COVID-19 is a new hazard present in the American workplace; and the hazard is not exclusive to health care settings; however the degree of hazard is certainly heightened in health care settings due to the fact that these workers must work in close proximity with infected or potentially infected patients.  Surgical masks and respirators both appear to be effective in mitigating exposure to pathogenic hazards. While it is not explicitly confirmed, evidence exists to suggest that N-95 respirators will provide a heightened level of protection as compared to a surgical mask relative to “clinical respiratory infections.” Regardless of the type selected, proper use of the PPE, and proper enforcement of the rules regarding when the PPE must be worn is also critical towards mitigating the hazard.  

While not discussed at length above, the proper use of surgical masks and respirators likely requires an array of other types of PPE and engineering or administrative controls such as protective gloves and face shields, or providing appropriate facilities for disrobing and disposing of soiled clothing or equipment, in order to obtain effective protection. Finally, as the virus does not itself discriminate against what type of worker it chooses to infect, properly assessing the variety of exposures to potentially infectious aerosols, and the surfaces which may be affected by those aerosols, is also critical towards determining the control measures which may be necessary for effective infection protection for all members of an organization. 

1  Aerosolized disease transmission can occur by way of “droplet transmission” or “airborne transmission.”     
    “Droplet” transmission occurs when particles,
generally larger than 5 µm, are expelled (such as by
    coughing or sneezing) and then settle on surfaces within approximately 1 meter from where they are
    expelled.  Whereas, “airborne” transmission occurs when particles, generally smaller than 5 
µm are
    expelled, and suspended in the air for a period of time due to their smaller size (Fernstrom and Goldblatt, 2013).

2   As McIntyre et al., (2011) put it, “A benefit of respirators is suggested but would need to be confirmed by a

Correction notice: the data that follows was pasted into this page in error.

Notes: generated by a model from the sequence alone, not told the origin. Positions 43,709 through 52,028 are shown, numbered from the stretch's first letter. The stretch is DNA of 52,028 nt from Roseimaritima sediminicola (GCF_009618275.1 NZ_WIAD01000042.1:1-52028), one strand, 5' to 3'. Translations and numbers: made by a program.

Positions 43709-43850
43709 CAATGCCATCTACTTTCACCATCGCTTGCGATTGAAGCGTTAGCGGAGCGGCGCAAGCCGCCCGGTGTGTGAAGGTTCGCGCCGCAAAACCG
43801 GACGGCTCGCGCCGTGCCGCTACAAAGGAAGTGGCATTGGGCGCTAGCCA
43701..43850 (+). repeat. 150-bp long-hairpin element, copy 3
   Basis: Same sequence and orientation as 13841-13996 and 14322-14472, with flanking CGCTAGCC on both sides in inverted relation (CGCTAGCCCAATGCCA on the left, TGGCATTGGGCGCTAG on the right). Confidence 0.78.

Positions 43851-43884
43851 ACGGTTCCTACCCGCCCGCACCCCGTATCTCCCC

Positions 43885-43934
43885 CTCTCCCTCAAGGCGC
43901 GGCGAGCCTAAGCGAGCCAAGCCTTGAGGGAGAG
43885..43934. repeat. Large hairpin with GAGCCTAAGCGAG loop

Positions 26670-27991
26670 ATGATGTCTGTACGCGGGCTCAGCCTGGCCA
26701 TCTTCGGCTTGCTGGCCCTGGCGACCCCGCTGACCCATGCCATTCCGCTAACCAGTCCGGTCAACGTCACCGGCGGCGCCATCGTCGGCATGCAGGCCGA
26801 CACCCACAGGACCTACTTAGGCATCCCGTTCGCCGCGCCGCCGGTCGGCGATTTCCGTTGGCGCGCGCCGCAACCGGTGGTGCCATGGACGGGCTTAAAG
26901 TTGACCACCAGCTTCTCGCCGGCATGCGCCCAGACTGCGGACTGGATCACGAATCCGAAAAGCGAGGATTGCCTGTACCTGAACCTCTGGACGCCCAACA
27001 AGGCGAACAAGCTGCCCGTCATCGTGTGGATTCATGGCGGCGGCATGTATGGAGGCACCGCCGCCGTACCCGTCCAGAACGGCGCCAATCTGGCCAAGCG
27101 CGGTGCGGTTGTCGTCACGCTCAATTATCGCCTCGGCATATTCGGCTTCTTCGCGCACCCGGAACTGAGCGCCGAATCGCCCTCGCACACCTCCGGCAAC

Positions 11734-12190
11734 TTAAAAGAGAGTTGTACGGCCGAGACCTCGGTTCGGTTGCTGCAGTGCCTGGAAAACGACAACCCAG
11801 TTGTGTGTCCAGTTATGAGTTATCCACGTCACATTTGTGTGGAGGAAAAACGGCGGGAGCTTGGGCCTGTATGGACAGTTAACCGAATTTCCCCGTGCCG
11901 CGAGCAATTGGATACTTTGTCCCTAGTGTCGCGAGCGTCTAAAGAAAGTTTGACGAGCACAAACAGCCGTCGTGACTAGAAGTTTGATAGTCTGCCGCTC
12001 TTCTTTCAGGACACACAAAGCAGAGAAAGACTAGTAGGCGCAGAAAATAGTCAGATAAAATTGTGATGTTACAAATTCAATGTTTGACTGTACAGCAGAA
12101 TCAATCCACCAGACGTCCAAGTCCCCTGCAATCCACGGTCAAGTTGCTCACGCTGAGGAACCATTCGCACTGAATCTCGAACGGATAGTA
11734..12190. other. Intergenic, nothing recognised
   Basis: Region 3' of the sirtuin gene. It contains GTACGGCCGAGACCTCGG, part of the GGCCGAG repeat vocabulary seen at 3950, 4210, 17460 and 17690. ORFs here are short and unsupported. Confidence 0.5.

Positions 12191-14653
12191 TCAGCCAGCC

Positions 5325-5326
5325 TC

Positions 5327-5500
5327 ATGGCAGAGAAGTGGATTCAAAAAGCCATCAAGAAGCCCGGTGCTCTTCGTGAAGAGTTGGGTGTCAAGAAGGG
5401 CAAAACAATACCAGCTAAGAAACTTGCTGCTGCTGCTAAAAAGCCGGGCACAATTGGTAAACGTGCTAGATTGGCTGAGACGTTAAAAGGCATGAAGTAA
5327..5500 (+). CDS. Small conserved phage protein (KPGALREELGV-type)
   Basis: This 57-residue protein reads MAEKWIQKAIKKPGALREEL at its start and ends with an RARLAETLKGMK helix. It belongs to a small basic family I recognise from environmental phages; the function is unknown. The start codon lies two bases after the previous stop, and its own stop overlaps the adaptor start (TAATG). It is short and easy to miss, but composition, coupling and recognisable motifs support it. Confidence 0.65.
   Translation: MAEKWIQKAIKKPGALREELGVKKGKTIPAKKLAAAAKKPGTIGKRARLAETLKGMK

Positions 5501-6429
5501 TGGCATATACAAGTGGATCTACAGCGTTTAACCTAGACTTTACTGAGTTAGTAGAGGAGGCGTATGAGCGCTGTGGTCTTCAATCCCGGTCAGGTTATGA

larger trial, as this study may have been underpowered


Bunyan, D., Ritchie, L., Jenkins, D., Coia, J.E., (2013) Respiratory and facial protection: a critical review of recent literature.  Journal of Hospital Infection, 85, 165-169.  From

Ellerin, T., Farid, H., Krakower, D., LeWine, H.E., McCarthy, C., Memon, B., Sharp, J., Shmerling, R.H., Sperling, J.  2020-3-20, As coronavirus spreads, many questions and some answers.  Coronavirus Resource Center, Harvard Health Publishing, Harvard Medical School. From

Fernstrom, A., & Goldblatt, M. (2013). Aerobiology and its role in the transmission of infectious diseases.  Journal of pathogens, 2013, 493960.  From

MacIntyre C.R., Wang Q, Cauchemez, S., et al. A cluster randomized clinical trial comparing fit-tested and non-fit-tested N95 respirators to medical masks to prevent respiratory virus infection in health care workers. Influenza and other respiratory viruses, 5, 2011. 170-179. From

Ng, K., Poon, B.H., Puar, T.H.K., Quah, L.S., Loh, W.J., Wong, Y.J., Tan, T.Y., Raghuram, J.  (2020) COVID-19 and the Risk to Health Care Workers: A Case Report.  Annals of Internal Medicine.  Retrieved March 2020, from

Seale, H., Dwyer, D.E., Cowling, B.J., Wang, Q., Yang, P., McIntyre, C.R., (2009) A review of medical masks and respirators for use during an influenza epidemic.  Influenza and other respiratory viruses, 3 (5), 2009.  From